By Zachary D. Roberts
By Anna Merlan
By Jon Campbell and Laura Shunk
By Albert Samaha
By Amanda Dingyuan
By Anna Merlan
By Anna Merlan
By Albert Samaha
After a previous location closed, the women moved their weekly dance party to the Lab after a five-week hiatus. "When we had our grand opening, almost two years ago, the fashion trend had changed dramatically. Our grand opening night we had 650 females. Half the crowd had on 'do-rags and the whole thug look going on."
Kimmeee and Madison call their weekly party at the Lab Friday Night SinSations. The DJ, playing a mix of old-school hip-hop and reggae, jumps on the mic to incite the crowd.
"If you came in here to steal another chick's bitch, let me see your hands in the air!" The dance floor turns into a sea of five-finger flags. "If you want to fuck tonight, let me hear some noise!" The hands are replaced by whooping yells and screams.
"Look at these so-called aggressive girls and how they act and carry themselves," says Rutgers adjunct professor Stacey Patton. "You see the hyper-masculinity that's been adopted by them. I don't know if it's conscious or not, but I think hip-hop has its influence."
The day after a Friday night at the Lab, Siya is contemplating whether to check out LoverGirls, a Saturday night party at the Millionaire's Club in the Financial District that caters to an older crowd. The elevator in her Bed-Stuy apartment building is broken and the hike up and down 13 flights of stairs has put a damper on her mood.
She lives in a three-bedroom apartment with her grandmother, who has raised her since she was 11. Siya was born Michelle Sherman in California. Her father is black and was a military man. Her mother is Hispanic and was addicted to drugs. Her father left when she was young, but after hearing what horrible conditions his daughter was living in, packed her up and sent her to live with his mother in Bed-Stuy's Eleanor Roosevelt Projects. Two years later she came out of the closet.
"My aunt was doing my hair and she was trying to put it in a girly hairstyle," says Siya, who is sitting on top of a dresser in her meticulously organized bedroom. Behind her hangs a photomontage of her in Times Square with girlfriends. "I got upset and flipped. 'I hate this. I want to wear my hair braided. I like girls!' " Her family took the news well. "My grandmother is real cool, and I think in a way my being gay meant she didn't have to worry about me going out and getting pregnant and bringing home more kids for her to take care of."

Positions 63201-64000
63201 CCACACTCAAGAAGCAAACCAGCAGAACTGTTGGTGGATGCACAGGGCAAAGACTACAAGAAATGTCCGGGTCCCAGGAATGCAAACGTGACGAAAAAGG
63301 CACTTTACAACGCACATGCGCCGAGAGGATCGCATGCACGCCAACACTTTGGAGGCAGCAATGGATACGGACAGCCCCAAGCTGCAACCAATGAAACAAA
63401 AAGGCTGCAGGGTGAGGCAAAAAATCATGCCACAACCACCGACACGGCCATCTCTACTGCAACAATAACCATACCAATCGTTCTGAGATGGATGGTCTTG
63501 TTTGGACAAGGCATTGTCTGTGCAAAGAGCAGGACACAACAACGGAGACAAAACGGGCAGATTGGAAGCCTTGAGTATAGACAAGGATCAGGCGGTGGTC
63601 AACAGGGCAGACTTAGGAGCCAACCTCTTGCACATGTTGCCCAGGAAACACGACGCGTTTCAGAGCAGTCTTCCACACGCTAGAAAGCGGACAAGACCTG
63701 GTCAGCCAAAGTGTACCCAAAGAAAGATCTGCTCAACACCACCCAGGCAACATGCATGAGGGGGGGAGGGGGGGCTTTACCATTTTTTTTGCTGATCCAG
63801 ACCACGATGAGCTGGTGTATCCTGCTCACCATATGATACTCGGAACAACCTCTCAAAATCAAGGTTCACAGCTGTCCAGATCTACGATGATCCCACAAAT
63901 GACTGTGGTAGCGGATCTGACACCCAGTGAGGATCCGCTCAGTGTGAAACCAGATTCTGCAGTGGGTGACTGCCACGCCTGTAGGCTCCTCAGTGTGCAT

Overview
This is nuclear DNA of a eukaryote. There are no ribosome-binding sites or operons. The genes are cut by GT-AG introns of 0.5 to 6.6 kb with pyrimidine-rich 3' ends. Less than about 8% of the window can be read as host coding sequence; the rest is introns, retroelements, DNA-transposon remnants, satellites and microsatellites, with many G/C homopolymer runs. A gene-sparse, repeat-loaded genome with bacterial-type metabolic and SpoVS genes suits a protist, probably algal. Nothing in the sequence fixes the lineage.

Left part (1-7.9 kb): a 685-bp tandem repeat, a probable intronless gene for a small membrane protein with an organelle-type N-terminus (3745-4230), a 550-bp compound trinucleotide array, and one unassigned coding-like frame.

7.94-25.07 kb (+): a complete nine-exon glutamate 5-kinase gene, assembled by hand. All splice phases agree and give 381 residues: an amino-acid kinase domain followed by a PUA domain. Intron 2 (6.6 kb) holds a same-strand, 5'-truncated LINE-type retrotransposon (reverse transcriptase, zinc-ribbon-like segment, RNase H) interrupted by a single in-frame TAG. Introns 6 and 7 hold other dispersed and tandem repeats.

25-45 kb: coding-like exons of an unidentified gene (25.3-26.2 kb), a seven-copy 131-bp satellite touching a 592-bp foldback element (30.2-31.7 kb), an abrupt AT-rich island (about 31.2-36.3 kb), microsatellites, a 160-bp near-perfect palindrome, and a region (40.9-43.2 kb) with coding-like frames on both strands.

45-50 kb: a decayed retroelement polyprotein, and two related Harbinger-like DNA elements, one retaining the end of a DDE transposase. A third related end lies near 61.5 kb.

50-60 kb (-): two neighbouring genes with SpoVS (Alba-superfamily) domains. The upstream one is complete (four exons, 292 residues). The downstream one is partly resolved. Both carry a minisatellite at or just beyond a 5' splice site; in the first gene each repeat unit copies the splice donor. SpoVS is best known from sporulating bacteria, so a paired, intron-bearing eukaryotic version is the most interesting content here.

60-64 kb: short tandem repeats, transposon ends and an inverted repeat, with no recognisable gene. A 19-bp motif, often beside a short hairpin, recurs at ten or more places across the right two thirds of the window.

But school officials weren't so thrilled, she claims. She says that she and her friends were made to feel that they were a gang. "They kinda forced me to drop out," she says. "I left high school in junior year."
At 16, she began rapping about being a lesbian. It's won her a small following, but also held her singing career back, she believes.
Ky, the Monroe College freshman, is also nursing a budding rap career. Majoring in criminal law, she says that she's often mistaken for a guy. But she doesn't mind.
She attended an all-girls Catholic high school and played basketball on the school team. For several years, she had a "cover-up boyfriend" while seeing girls. But a girlfriend outed her at 14. "My boyfriend tried to commit suicide after he found out," she says.
Ky kept her secret at school until her team traveled out of state for a weekend basketball tournament. "Girls were running around the hotel pulling off towels, throwing around basketball shorts," says the 18-year-old. "It was just mad gay, and it was open. I was having fun, and I thought when I got back I could talk about it, and relive the experience, because it was open for me. This was the first time I could actually touch a girl and she laughed and liked it, and everybody else knew." But when she returned to school and began telling her classmates about the team's lesbian romps, she was shunned by teachers and her teammates.
Both Siya and Ky, after difficult starts, are trying to manage an existence as rappers and party promoters. AGs have had only limited success in music marketing. Ruin, a rapper from Richmond, Virginia, managed to chart on Billboard in 2005 with her maxi-single "Be Me/Stop Trying." But masculine lesbians have a tough path to success, says Erik Parker, director of content for hip-hop news site sohh.com.
"Female rappers are marketed to sell sex, and their target audience is largely men. And the males in hip-hop, or outside of hip-hop for that matter, find femme lesbians appealing, rather than a more masculine female who challenges their personal ideals of masculinity."
Ruin is touring clubs, but larger success eludes her. "Every executive that I sat down with has said the same thing: 'You hot, you got something different. We want to work with you here, we want to do this and do that, but is there any way we can put you in tighter clothes? Can we put you in a skirt; can we put you in heels?' "